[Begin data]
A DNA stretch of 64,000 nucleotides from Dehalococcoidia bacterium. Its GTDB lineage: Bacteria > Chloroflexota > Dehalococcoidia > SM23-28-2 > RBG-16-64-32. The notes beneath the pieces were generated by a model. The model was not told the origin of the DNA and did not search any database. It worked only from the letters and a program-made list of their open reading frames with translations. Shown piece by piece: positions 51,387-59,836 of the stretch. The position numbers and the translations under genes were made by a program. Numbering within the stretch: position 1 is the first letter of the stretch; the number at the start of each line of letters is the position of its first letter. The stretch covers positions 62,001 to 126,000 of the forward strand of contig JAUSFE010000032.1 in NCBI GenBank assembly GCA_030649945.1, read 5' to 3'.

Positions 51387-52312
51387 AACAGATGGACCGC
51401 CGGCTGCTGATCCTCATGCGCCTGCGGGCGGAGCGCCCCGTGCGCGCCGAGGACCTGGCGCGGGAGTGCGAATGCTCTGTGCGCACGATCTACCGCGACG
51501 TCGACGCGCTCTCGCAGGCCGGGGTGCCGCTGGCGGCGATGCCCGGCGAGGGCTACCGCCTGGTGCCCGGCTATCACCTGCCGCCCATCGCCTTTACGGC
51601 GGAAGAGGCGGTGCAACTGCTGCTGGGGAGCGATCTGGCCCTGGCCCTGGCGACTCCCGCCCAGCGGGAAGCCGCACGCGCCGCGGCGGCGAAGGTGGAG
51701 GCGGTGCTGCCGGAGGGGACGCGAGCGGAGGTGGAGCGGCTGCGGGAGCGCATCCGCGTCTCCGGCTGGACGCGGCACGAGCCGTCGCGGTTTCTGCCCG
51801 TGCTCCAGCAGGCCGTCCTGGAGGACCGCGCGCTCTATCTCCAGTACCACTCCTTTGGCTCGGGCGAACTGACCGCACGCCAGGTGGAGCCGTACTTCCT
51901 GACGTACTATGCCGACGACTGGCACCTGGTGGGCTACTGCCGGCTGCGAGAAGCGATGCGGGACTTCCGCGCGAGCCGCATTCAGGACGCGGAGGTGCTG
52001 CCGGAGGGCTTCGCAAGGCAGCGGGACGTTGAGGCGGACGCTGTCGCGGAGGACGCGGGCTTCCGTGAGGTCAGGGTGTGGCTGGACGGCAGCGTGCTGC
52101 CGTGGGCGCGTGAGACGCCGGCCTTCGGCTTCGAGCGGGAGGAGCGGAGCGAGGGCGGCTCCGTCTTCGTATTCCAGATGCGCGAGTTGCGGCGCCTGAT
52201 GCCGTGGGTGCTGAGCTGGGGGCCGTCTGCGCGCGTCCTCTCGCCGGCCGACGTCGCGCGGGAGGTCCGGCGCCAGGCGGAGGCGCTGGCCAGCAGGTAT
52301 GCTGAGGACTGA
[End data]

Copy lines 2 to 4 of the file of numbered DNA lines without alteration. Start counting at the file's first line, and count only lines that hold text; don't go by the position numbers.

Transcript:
Positions 51387-52312
51387 AACAGATGGACCGC
51401 CGGCTGCTGATCCTCATGCGCCTGCGGGCGGAGCGCCCCGTGCGCGCCGAGGACCTGGCGCGGGAGTGCGAATGCTCTGTGCGCACGATCTACCGCGACG